E1M4: Command Control (Doom)
|Ultimate Doom maps|
|The Shores of Hell|
|Thy Flesh Consumed|
E1M4: Command Control is the fourth map of Knee-Deep in the Dead in Doom. It was designed by Tom Hall, Sandy Petersen, and John Romero, and uses the music track "Kitchen Ace (And Taking Names)". The par time is 1:30.
- 1 Walkthrough
- 2 Areas / screenshots
- 3 Speedrunning
- 4 Deathmatch
- 5 Statistics
- 6 Inspiration and development
- 7 Trivia
- 8 See also
- 9 External links
- 10 Sources
- 11 References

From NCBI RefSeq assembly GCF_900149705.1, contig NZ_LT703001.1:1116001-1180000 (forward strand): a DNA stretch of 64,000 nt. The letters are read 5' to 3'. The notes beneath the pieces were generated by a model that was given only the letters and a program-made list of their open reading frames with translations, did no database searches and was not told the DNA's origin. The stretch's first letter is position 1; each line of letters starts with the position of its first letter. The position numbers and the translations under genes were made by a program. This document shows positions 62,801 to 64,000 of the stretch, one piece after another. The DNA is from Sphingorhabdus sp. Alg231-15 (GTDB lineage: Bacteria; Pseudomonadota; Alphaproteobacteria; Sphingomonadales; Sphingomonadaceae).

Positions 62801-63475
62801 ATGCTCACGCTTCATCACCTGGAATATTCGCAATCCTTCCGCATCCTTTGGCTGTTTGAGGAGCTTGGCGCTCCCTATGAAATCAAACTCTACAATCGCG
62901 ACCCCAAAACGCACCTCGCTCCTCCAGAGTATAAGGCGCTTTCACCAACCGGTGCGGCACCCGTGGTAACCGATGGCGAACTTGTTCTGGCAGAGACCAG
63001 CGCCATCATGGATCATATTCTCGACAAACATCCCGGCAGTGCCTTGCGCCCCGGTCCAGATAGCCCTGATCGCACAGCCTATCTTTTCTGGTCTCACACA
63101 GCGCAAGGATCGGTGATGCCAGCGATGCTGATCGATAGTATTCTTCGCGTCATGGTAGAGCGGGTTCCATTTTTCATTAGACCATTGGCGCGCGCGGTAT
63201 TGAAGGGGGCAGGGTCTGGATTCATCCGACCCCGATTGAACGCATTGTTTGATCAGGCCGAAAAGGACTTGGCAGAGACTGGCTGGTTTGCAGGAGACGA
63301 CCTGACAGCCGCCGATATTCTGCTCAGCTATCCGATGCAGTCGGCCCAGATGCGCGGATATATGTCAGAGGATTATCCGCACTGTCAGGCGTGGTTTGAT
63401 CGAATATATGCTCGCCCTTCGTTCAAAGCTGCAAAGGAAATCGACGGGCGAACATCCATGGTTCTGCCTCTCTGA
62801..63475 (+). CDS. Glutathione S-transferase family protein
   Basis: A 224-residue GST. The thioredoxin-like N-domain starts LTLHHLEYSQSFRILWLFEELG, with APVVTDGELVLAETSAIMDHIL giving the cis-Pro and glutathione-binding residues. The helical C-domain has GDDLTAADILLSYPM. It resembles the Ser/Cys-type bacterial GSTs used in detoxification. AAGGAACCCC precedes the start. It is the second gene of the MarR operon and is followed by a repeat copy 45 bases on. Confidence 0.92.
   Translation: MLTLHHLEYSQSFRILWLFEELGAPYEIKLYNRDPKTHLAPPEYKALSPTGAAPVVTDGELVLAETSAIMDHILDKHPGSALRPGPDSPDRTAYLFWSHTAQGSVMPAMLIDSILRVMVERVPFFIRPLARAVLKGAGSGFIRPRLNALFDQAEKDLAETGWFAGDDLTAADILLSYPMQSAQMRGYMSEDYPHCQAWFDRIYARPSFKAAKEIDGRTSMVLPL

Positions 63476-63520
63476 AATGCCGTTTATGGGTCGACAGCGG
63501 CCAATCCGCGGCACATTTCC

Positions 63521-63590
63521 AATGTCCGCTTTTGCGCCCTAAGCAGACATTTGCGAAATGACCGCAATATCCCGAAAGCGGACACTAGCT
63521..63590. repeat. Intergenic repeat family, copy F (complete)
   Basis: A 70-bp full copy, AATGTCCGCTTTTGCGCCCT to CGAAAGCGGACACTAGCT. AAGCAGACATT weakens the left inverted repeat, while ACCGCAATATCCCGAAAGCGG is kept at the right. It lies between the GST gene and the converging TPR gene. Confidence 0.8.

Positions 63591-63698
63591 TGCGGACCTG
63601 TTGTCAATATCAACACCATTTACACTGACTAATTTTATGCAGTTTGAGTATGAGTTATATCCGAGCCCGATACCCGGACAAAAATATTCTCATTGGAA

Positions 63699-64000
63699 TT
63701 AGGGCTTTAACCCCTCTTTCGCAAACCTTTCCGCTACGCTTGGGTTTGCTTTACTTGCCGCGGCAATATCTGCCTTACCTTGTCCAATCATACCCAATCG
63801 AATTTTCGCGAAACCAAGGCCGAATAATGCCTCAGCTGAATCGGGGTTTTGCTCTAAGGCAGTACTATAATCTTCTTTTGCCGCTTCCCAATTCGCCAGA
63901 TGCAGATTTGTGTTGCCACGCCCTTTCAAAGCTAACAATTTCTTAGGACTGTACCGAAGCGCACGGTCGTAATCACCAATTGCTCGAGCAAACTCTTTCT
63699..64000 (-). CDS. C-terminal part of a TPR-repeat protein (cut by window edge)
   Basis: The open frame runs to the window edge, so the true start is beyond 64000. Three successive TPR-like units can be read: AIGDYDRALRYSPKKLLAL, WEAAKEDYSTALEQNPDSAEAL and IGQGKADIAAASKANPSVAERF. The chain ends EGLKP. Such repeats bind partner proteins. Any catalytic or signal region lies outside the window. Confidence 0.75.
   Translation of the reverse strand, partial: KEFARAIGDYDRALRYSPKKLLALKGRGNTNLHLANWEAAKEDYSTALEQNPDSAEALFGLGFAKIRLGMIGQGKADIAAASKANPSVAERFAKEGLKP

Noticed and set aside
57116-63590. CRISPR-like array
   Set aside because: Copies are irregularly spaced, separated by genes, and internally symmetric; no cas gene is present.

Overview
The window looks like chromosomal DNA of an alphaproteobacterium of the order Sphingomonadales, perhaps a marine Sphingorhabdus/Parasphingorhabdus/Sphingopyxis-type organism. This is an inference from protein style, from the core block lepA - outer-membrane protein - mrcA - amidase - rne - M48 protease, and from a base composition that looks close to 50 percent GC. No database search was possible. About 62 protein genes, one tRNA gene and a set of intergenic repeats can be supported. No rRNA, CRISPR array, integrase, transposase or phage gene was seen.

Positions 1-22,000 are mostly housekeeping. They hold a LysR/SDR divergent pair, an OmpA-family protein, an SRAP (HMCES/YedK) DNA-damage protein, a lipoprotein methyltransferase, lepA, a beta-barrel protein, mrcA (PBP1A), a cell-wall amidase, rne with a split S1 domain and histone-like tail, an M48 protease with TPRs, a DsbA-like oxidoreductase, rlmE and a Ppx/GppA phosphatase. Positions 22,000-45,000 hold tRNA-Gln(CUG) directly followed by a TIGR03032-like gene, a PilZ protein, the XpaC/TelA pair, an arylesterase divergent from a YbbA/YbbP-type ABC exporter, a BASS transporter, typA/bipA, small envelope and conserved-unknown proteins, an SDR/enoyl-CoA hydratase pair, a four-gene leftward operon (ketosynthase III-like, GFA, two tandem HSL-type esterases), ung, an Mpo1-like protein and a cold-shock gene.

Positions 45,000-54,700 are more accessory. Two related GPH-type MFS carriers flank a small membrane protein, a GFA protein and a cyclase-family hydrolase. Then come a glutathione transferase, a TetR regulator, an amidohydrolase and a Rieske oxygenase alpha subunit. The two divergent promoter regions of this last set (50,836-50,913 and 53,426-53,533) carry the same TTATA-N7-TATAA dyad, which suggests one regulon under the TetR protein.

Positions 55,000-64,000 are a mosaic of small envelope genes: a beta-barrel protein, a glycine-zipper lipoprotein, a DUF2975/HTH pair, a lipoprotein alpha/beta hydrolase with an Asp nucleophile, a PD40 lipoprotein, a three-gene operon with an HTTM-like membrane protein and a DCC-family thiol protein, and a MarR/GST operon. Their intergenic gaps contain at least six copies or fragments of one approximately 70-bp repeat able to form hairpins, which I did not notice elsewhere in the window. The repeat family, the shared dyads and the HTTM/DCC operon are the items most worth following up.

You begin in a short corridor (A), facing a door. Behind the door is a green rectangular room with three corridors leaving it to the west. Take the center corridor, and run to the lift that lowers as you enter the next room (B). At the top of the lift, turn right and enter a large round room. The structure in the center, which opens as you approach it, contains the blue key (C) and a chaingun. (If the doors should happen to close while you are inside, walk again over the small lighter-colored square where the key was). After picking up the blue key, leave the round room to the west, turn left, and look for a blue door ahead of you to the right (D). Behind the blue door is a gray maze. To get through the maze quickly, take the first right and bear slightly left to go down a long corridor heading north. At the end of the long corridor, turn right, then immediately left, and then left again. (You will notice the wall texture changes in the hallway ahead.) The passage widens into a room containing a green armor and the yellow key. Get the yellow key (E), then go up the staircase to the north, which leads to a yellow door (F). Click the switch next to the door (this raises the bridge leading to the exit door), then go through it. Turn right and cross to the gray door, but when you reach the door, turn around, and you will see the exit door up the stairs to the west (G). Go through the exit door and press the switch.